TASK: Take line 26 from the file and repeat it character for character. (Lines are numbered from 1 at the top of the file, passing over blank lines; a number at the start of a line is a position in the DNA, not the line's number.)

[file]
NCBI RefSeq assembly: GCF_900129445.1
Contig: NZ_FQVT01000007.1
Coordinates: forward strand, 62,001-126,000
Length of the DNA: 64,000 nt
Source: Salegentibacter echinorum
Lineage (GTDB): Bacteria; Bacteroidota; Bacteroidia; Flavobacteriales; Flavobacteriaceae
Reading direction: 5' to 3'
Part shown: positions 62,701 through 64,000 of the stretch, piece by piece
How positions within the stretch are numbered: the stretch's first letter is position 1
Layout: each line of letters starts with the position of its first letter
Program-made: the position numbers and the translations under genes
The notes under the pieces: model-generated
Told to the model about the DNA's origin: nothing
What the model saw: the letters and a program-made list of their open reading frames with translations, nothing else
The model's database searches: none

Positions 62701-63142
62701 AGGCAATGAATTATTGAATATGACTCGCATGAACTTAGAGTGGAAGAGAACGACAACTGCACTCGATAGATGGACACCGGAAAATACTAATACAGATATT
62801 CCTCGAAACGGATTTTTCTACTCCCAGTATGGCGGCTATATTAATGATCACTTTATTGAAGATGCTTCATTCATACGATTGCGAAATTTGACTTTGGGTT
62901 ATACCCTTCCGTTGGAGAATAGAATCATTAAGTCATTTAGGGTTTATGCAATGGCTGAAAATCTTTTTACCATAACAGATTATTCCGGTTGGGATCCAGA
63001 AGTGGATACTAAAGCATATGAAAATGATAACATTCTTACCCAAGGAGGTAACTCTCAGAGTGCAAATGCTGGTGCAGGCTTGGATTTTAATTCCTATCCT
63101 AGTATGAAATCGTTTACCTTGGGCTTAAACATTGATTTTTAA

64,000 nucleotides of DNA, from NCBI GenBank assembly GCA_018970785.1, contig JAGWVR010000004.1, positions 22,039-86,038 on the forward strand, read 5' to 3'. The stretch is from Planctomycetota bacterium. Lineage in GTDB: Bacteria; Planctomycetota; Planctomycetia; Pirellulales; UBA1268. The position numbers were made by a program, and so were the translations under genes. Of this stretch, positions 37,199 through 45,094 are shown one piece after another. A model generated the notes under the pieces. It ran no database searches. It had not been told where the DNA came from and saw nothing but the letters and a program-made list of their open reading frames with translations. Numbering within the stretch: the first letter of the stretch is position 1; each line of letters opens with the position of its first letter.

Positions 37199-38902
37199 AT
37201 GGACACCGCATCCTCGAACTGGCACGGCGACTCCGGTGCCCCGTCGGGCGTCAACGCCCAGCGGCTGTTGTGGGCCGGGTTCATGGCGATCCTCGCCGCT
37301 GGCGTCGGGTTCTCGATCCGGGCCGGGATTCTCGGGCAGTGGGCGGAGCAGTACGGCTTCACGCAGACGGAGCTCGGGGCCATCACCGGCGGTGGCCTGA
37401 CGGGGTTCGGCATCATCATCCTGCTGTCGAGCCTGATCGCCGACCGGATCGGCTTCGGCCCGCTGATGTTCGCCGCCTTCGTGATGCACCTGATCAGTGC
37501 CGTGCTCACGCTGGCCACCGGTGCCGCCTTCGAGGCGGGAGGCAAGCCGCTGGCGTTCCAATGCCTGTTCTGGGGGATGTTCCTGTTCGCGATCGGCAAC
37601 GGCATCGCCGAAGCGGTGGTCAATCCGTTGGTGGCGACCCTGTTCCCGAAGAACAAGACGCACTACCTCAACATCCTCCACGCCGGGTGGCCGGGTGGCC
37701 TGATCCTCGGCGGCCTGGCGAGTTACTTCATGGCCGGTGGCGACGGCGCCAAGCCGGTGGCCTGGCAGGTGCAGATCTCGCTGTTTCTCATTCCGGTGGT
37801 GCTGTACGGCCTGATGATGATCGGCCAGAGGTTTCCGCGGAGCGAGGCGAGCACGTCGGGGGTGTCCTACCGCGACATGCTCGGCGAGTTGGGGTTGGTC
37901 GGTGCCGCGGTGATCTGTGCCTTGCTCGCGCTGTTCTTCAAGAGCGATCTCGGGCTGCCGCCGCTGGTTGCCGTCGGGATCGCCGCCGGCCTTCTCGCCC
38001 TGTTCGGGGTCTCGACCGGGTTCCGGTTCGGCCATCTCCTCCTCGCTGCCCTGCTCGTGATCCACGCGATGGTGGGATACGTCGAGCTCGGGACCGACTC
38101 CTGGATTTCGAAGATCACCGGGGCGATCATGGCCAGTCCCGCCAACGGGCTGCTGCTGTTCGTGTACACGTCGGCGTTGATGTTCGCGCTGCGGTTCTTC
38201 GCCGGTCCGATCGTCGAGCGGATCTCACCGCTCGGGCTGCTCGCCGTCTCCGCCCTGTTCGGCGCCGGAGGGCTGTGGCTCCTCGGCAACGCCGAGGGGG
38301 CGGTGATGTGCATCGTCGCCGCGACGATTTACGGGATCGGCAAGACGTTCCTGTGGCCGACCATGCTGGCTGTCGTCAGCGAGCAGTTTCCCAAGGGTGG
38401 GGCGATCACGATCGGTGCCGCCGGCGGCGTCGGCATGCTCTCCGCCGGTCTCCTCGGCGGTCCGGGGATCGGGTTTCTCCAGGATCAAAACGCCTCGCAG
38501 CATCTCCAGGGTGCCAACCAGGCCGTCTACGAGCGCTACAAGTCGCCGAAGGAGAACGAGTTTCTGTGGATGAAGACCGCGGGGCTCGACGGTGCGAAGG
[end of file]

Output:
37301 GGCGTCGGGTTCTCGATCCGGGCCGGGATTCTCGGGCAGTGGGCGGAGCAGTACGGCTTCACGCAGACGGAGCTCGGGGCCATCACCGGCGGTGGCCTGA